4 reactions to United Methodist Church plan to split over homosexuality debate


4 reactions to United Methodist Church plan to split over homosexualit…

관리자 0 1,642 2020.01.14 08:02

View of the stage during the United Methodist Church's special session General Conference inside the Dome 

at America's Center in St. Louis, Missouri on Sunday, Feb. 24, 2019. 

| United Methodist News Service/Kathleen Barry

By Michael Gryboski, Christian Post Reporter

A group of United Methodist Church bishops and activists announced last week that they were supporting a proposal allowing congregations that hold to the biblical standard of marriage and sexuality to create their own denomination as a way to end the Church's long debate over LGBT issues. 

Over the past several years, the UMC has experienced intense debate over its official stance recognizing homosexuality as a sin, and prohibiting same-sex marriage and the ordination of non-celibate gay clergy. 

Known as the “Protocol of Reconciliation and Grace through Separation,” the proposal would, among other things, allocate $25 million for theologically conservative Methodists to vote to leave the UMC and create their own denomination, tentatively labeled "traditionalist Methodist." 

“The United Methodist Church and its members aspire to multiply the Methodist mission in the world by restructuring the Church through respectful and dignified separation,” stated Article I of the Protocol in part.

While the Protocol is still in the proposal phase, the measure has garnered much attention, partly because of the many church leaders across the theological spectrum who have signed it.  

Here are four reactions to the most recent proposal to split the United Methodist Church. They include support, opposition, and a belief that everyone should “take a deep breath.”

1. Keith Boyette

The Rev. Keith Boyette, president of the theologically conservative Wesleyan Covenant Association and one of the signatories of the Protocol, expressed his support for the measure.

“We can choose further conflict and uncertainty, or we can support a plan that frees us to be the church God desires,” wrote Boyette in a column published Tuesday.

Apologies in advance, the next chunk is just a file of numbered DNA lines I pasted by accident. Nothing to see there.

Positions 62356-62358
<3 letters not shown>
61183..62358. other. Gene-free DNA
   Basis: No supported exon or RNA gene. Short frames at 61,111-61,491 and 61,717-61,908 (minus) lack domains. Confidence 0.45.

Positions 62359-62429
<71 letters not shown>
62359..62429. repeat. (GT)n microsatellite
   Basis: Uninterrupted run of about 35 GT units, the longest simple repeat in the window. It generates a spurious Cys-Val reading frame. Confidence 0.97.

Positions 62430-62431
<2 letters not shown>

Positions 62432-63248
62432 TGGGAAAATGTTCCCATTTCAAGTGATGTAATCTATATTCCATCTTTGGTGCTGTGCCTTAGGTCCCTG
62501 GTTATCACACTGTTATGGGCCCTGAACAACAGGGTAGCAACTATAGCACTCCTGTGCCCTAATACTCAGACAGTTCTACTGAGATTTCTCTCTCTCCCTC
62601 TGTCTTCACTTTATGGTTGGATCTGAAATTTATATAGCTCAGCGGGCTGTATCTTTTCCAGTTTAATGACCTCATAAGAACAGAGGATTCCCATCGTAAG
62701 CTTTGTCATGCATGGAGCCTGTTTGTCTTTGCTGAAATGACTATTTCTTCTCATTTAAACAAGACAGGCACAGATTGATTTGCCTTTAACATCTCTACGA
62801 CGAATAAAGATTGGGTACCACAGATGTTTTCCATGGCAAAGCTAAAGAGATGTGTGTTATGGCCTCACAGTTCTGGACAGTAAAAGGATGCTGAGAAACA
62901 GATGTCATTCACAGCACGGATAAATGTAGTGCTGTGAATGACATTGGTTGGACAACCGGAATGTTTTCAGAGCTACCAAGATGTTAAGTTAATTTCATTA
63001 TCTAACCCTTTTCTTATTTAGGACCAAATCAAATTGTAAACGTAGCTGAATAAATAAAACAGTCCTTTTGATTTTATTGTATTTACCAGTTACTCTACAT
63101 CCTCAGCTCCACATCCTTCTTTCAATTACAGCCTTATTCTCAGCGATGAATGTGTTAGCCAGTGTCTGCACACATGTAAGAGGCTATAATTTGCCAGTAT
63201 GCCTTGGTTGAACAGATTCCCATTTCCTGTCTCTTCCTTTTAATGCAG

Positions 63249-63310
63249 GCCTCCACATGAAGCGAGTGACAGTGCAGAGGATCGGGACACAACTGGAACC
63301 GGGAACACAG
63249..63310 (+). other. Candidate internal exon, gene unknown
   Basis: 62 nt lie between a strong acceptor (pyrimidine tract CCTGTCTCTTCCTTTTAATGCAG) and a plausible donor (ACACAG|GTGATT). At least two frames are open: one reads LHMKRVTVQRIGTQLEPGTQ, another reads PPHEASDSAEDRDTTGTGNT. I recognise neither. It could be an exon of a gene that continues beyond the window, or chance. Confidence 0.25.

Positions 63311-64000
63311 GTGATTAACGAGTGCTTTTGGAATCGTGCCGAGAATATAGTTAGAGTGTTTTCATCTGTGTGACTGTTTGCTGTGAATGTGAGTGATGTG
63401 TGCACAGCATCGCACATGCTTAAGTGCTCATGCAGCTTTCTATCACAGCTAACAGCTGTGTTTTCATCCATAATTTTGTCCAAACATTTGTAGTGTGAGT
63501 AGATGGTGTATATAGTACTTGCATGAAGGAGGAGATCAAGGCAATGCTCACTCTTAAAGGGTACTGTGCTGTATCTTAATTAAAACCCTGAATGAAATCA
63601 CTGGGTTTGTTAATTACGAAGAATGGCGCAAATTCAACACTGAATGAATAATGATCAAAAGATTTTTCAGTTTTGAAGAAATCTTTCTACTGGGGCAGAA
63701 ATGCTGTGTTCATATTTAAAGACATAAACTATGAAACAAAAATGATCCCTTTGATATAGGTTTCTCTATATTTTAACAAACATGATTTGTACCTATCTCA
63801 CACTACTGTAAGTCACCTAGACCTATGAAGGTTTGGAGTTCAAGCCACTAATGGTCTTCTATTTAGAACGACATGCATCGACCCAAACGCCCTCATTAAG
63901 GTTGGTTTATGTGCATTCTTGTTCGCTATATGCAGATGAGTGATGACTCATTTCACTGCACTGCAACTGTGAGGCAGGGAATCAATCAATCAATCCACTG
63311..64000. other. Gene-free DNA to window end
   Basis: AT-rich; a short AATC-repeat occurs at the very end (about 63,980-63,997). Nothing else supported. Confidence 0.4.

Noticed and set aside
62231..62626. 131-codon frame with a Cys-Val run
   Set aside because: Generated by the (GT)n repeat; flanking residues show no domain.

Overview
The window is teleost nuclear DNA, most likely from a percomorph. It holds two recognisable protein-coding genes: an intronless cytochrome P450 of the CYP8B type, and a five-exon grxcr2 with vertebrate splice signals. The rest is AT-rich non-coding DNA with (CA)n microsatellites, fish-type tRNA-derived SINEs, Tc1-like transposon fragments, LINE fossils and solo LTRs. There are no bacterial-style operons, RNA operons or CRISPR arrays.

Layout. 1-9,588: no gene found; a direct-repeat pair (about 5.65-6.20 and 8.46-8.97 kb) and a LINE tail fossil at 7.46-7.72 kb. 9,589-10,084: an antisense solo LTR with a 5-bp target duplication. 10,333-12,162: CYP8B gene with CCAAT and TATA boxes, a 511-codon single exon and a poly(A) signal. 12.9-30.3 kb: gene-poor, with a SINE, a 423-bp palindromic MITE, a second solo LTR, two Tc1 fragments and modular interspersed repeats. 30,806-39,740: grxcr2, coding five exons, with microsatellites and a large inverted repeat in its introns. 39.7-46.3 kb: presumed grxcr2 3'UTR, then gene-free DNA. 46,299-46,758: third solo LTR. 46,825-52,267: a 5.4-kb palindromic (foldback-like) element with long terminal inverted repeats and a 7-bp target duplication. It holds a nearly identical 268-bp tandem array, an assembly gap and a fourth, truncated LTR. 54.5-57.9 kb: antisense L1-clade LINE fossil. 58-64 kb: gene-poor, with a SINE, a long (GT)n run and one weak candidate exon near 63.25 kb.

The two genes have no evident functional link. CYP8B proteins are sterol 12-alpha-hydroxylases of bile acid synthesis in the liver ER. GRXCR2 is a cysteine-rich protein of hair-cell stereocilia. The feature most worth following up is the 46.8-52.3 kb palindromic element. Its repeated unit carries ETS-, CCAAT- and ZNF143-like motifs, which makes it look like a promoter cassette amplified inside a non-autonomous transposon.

“I appreciate your prayers, the many messages of encouragement, and even the messages that have challenged the protocol and my efforts on your behalf. I am praying for all of us as we move toward General Conference 2020.”

Last October, the WCA leadership released a statement announcing their support for an “amicable separation” plan, albeit with many of their members expressing opposition.

2. Jack Harnish

Retired United Methodist pastor Jack Harnish, member of the Board of Trustees at Adrian College in Michigan, called on the UMC to “take a deep breath” regarding the Protocol.

“First, all of this needs to be turned into legislation which will go to the General Conference in May, so we have at least five months of discussion and debate ahead of us and whatever comes, it will take several years to work it out,” wrote Harnish in a blog post published Sunday.

“Second, we’ve been here before. Today there are numerous Methodist and Wesleyan denominations which were at one time part of the mainline Methodist family tree and globally there are almost 100 other Methodist denominations which have been spawned from the Methodist genes.”

Harnish expressed optimism amid the likely schism, reiterating that Methodists have “been here before and we have a long ride ahead of us.”

3. John Lomperis

John Lomperis of the theologically conservative Institute on Religion & Democracy and an elected delegate to the United Methodist General Conference, took issue with the Protocol.

In an interview with Tyler O’Neil of PJ Media, Lomperis explained that while some of the plan was “helpful,” certain details were “unfair toward traditionalist believers within the UMC.”

“… the burden would be imposed entirely on conservatives to take the initiative and force a vote if they wanted their congregation or annual conference (the main UMC regional unit) into the more conservative branch,” Lomperis said.

4. Reconciling Ministries Network

The theologically liberal Reconciling Ministries Network expressed support for the Protocol, saying in a statement released last week that they see it as an opportunity “for repentance, reform, and reconciliation.”

“RMN supports efforts for broad reform in The United Methodist Church so that the Church can begin to repent of its anti-LGBTQ past and present and so that it can begin a new way of being the Church unpredicated on its U.S.-centric origins,” RMN said.

“In addition, the Church’s inflexible governance processes and structures may have proved adequate in an earlier era, but they are insufficient for the ministry needs of the world today.”

RMN Executive Director Jan Lawrence was among those who crafted the Protocol and among it signatories, representing both RMN and other LGBT advocacy groups.